Those who manage to finish this column would have noticed that underneath it we are carrying weekly golf hints, and very sound they are too. But I must warn against introducing them into your game without practising first.
I frightened some innocent bystanders outside our clubhouse last weekend by following the advice and producing a prodigiously wild shot that only just dropped short of them.
What made it worse is that I was playing in a special competition contested at no other club in the world and which marks one of the proudest parts of our history.
There can't be a golfer in the world, hacker or otherwise, who is not familiar with the scoring system invented by the legendary Dr Frank Stableford.
What is not generally known is that his first stab at the system took place long before he perfected it at Wallasey in the early 1930s.
It was at our club, The Glamorganshire, in September 1898 that the good doctor asked his fellow members to try out a scoring method he had devised.
The points were awarded as they are today – one for a bogey, two for a par, three for a birdie and four for an eagle – but the difference was that everyone played off scratch and added one third of his handicap at the end.
The event was won by a W. Hastings Watson, but we have no record of what they all made of it. It couldn't have been very encouraging, because it was 34 years later before Stableford tried his system again.
He was a member at Wallasey by then, and this time he made a slight change to the format. They still played off scratch, but instead of adding just a third of their handicap they added it all.
But the weather was so bad and the scoring so low that the high-handicappers, with the points already in the bag, had a field day.
It was only when he used the stroke index to apply his method hole by hole that the Stableford system that we all know and love came into being.
Dutiful disciples that we are, The Glamorganshire play his original system every year in his honour. Actually, we play the first two versions – the one in which a third of your handicap is added and the other where the whole handicap is added.
Unfortunately, they place a maximum of 18 on the second. Had I been able to play to my full handicap of 27, I would have had my highest Stableford score of the year before I'd hit a ball.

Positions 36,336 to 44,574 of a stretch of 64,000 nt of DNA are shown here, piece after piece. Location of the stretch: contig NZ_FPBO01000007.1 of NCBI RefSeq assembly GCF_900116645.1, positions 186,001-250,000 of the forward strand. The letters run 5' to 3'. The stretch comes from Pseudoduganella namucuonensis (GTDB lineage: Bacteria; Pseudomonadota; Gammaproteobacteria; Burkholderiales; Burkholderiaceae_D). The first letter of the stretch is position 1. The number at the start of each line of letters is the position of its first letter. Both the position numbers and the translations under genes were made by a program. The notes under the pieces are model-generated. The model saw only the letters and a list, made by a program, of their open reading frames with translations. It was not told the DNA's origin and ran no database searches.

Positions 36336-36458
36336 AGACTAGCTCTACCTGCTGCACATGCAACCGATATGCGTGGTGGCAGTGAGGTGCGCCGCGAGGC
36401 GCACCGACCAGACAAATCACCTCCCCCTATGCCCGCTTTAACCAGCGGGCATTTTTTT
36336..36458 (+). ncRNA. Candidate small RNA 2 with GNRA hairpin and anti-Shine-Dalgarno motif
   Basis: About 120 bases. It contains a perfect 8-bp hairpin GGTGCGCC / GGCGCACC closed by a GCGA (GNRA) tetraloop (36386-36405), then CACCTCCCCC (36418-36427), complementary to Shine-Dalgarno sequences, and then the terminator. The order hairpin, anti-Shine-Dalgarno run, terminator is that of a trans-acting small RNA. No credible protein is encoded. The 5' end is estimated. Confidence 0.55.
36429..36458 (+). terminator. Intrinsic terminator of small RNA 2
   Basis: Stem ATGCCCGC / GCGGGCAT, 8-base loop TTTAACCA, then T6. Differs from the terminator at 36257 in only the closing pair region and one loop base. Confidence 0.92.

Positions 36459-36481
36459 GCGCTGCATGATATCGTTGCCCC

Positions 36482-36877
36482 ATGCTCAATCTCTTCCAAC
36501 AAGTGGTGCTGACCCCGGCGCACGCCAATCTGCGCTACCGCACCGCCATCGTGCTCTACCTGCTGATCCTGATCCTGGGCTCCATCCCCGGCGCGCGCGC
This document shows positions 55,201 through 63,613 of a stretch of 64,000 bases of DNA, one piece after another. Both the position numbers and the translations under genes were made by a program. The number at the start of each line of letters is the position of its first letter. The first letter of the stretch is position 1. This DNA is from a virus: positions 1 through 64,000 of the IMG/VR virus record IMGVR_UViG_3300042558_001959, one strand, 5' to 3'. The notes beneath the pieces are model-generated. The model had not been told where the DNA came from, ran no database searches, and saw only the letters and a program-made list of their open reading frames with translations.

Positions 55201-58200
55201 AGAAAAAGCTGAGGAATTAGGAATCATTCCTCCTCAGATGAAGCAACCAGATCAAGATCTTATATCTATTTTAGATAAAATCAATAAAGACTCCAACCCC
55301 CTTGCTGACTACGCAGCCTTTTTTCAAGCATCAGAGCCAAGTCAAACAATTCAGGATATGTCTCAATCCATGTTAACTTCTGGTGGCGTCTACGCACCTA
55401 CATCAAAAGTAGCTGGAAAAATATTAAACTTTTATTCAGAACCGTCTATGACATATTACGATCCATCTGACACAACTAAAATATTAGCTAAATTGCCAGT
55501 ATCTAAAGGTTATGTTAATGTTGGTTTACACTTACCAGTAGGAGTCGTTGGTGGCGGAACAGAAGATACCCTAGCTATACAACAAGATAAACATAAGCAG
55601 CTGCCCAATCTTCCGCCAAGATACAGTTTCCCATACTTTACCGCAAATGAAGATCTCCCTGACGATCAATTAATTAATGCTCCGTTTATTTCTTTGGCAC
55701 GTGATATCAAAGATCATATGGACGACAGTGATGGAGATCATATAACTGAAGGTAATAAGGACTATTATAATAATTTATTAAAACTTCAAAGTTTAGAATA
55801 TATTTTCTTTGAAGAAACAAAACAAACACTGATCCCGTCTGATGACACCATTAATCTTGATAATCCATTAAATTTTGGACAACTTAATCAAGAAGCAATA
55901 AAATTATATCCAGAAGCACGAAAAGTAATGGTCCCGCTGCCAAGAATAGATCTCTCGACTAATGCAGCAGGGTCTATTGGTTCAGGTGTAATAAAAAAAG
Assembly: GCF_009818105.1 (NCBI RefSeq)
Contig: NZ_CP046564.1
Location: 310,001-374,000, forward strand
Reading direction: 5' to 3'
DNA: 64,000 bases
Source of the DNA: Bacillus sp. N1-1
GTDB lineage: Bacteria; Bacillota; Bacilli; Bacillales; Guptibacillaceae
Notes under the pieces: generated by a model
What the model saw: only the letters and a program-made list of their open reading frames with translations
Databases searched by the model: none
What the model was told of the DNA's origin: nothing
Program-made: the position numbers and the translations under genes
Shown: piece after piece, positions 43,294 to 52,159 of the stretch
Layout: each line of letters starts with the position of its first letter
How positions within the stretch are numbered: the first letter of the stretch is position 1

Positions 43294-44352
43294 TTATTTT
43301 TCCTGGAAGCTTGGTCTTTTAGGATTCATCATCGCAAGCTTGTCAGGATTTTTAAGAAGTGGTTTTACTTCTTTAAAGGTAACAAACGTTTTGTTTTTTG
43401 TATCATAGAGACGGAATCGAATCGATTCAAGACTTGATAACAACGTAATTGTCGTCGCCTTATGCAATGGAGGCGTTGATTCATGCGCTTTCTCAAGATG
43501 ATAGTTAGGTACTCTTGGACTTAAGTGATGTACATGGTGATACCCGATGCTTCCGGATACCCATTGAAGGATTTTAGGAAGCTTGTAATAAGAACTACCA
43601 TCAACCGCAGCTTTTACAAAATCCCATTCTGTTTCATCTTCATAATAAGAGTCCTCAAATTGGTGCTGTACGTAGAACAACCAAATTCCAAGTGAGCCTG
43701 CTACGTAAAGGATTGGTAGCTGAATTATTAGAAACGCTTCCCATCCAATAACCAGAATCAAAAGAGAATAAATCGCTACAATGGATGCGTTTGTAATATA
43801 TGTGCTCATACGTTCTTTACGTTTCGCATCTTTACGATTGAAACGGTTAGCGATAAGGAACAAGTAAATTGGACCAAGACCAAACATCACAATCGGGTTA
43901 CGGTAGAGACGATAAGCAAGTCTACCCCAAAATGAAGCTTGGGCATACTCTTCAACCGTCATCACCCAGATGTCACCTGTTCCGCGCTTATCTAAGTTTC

On the first tee I recalled the advice that I had read in these pages a week or so ago about aiming slightly to the left of the target. I'm afraid I overdid it and hit it straight at the clubhouse, way to the left.
Another few yards and it would have been in the lounge, but it ended on the back slope of the bunker alongside the 18th green.
Red-faced, I took two to get back to the first fairway and that set the seal on a sad day in which I proceeded to add just five points to the 18 that I started with.
I don't think I did all that badly, but playing off scratch is a daunting prospect for a high-handicapper.
Without the comfort of a shot or two on each hole you have to try a lot harder.
Perhaps, in his undoubted wisdom, that's what Dr Frank had in mind.
Tip of the week
No 20: the draw of your life
To hit a draw shot, the ball must start right of the target and spin from right to left under control (for right-handers). Most amateurs struggle to hit a draw. They try to throw their whole right side over the ball on the downswing to get that right-to-left ball flight, which only encourages a more over-the-top swing path and creates more slice spin. Aim your feet, hips and shoulders right of the target where you want your ball to start. Then set your clubface at the end target. Swing normally along the line of your feet, but through impact feel your right forearm fully cross over your left. Remember this is done only with the arms, not the hands or shoulders. Don't be afraid to overdo it at the beginning, then ease up if the ball starts to hook too much. Soon you'll be drawing the ball easily.
Simon Iliffe, Head Professional, Purley Downs GC, Surrey www.theshortgame.co.uk